Exhibits were running in full swing at the Career and Majors Fair held on the Yuma Campus in November. Photo by Meghan McCullen
In the 3C Breezeway oat Arizona Western College, hundreds of students gather around to learn about various programs and resources designed to help them with all their educational needs. The constant clicking of a prize wheel is heard as representatives of various AWC offices draw students in to play games, win prizes and chat with advisors.
On the lawn between the 3C and AS buildings, the AWC Pep Band plays “Back in Black” as students navigate the various displays. Representatives from the Nursing, Welding and Agriculture programs wave their signs in the air as they lead students around campus. Border Patrol agents, police officers, and working nurses chat with students about their careers out in the field beneath extravagant displays.
On Nov. 7, AWC hosted one of the many Career and Major Fairs offered on campus throughout the year. The event featured representatives from Arizona State University, Northern Arizona University and AWC as well as from community organizations.
“For students who are still trying to figure out what they want to do, events like this are perfect because they can meet with an advisor or counselor and see all the things that are offered on campus and in the community,” says Gladys Anaya, coordinator of Development and Alumni Relations.
“We have one job in Yuma County, and that’s to help our students achieve their educational goals so we can build a stronger community,” says Lorraine Stofft, Vice President for Advancement.
Students have a lot to consider when deciding what career path to take and what university or degree will help to get there. Whether students are following money or a passion, AWC wants to help them get where they need to go.
“If a student is interested in continuing their education at a university, we at Transfer Services are here to help,” says Transfer Specialist Angela Amezaga. “It’s important for students to create a tangible transfer plan as far as figuring out how they will finance themselves, fulfilling the requirements for the university and paying attention to deadlines. “Most importantly, I recommend speaking with an advisor so the student can get the most out of their time here at the community college.”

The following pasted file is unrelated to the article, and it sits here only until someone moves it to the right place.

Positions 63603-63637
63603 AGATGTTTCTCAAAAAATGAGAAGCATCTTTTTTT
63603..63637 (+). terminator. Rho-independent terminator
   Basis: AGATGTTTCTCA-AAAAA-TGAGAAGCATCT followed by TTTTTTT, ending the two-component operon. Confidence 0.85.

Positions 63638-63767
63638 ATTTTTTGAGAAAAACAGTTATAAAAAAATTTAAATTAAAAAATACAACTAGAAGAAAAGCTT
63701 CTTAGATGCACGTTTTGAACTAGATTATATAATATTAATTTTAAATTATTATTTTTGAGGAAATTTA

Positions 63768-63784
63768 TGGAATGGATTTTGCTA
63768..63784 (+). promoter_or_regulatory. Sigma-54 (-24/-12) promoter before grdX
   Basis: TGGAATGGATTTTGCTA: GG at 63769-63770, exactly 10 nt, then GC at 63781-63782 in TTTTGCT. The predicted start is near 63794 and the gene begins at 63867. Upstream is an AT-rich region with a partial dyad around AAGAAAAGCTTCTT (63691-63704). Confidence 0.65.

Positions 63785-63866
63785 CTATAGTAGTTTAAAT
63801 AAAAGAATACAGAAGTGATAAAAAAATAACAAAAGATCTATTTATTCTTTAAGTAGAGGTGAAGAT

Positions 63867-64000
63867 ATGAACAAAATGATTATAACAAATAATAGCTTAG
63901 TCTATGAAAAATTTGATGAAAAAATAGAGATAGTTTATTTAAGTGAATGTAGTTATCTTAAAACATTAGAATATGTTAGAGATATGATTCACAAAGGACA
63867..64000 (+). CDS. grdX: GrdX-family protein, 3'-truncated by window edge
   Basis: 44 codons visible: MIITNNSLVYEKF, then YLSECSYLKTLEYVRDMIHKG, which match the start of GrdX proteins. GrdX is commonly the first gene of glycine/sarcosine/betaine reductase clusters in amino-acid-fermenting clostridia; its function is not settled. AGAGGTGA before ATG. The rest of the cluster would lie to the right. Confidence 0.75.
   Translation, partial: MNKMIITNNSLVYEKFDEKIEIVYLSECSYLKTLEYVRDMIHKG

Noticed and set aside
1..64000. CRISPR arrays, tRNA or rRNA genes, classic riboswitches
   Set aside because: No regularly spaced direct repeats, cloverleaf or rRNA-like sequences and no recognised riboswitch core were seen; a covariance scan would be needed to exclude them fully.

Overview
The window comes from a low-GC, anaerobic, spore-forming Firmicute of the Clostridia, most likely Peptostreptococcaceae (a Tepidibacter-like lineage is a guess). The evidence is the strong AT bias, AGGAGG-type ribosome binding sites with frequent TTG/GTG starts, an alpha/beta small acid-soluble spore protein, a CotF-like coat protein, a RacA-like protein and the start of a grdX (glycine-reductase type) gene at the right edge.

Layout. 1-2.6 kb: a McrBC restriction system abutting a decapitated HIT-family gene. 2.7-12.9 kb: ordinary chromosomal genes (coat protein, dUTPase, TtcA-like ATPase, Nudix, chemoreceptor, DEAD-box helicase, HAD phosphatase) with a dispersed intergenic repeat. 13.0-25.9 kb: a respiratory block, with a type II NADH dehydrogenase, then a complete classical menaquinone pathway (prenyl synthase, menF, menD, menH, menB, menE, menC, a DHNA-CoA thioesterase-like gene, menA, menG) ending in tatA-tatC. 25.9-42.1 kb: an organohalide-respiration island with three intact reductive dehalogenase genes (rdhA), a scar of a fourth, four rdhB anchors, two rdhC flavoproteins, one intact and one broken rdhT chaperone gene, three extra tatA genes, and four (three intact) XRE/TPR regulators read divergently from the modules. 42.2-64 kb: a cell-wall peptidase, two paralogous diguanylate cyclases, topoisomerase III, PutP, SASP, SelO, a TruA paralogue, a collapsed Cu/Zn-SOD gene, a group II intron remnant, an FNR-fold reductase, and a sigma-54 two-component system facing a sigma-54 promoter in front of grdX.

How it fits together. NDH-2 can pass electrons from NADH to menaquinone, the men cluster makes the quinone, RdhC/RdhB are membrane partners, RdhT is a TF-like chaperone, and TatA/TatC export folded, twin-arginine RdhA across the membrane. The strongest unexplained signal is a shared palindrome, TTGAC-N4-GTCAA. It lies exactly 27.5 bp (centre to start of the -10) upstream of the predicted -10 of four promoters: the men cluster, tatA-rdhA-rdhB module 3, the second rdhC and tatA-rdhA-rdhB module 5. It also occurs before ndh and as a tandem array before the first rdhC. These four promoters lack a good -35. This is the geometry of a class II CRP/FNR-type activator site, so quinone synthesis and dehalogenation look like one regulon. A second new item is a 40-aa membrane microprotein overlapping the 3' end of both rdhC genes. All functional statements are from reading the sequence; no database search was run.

Creating a transfer plan can be a lot of stress on students, especially when finances are limited.
“If you need money, the AWC Foundation is your friend,” says Anaya. “You can apply for scholarships by filling out an application online, and it will help you find scholarships that are the best fit for you. The portal opens on February 15, so not for a while yet, but many students are not necessarily aware that this is something AWC offers.”
The portal will be available online at foundation.azwestern.edu/scholarships.
AWC offers many resources to help students achieve all their educational goals. But the hardest part for many students is ultimately deciding what to major in.
“In the education world, we are here to help the student,” says Carrie Zaragoza, senior student service coordinator at NAU. “When figuring out a major or what university to go to, talk to them all. Don’t be afraid to ask questions because we would rather have you bug us to get the answers you need than struggle on your own.”
“Find something that makes you feel alive,” says Music major Angela Damian. “If you find something that you’re intrinsically motivated for, you’ll want to do the work it takes to achieve your goals.”
For those who are looking into continuing their education at a four-year-college, Transfer Services offers walk-ins every Tuesday from 9:30 a.m. to 6:30 p.m. to answer any questions. Students also can keep up to date on future career and major expos through the AWC event calendar.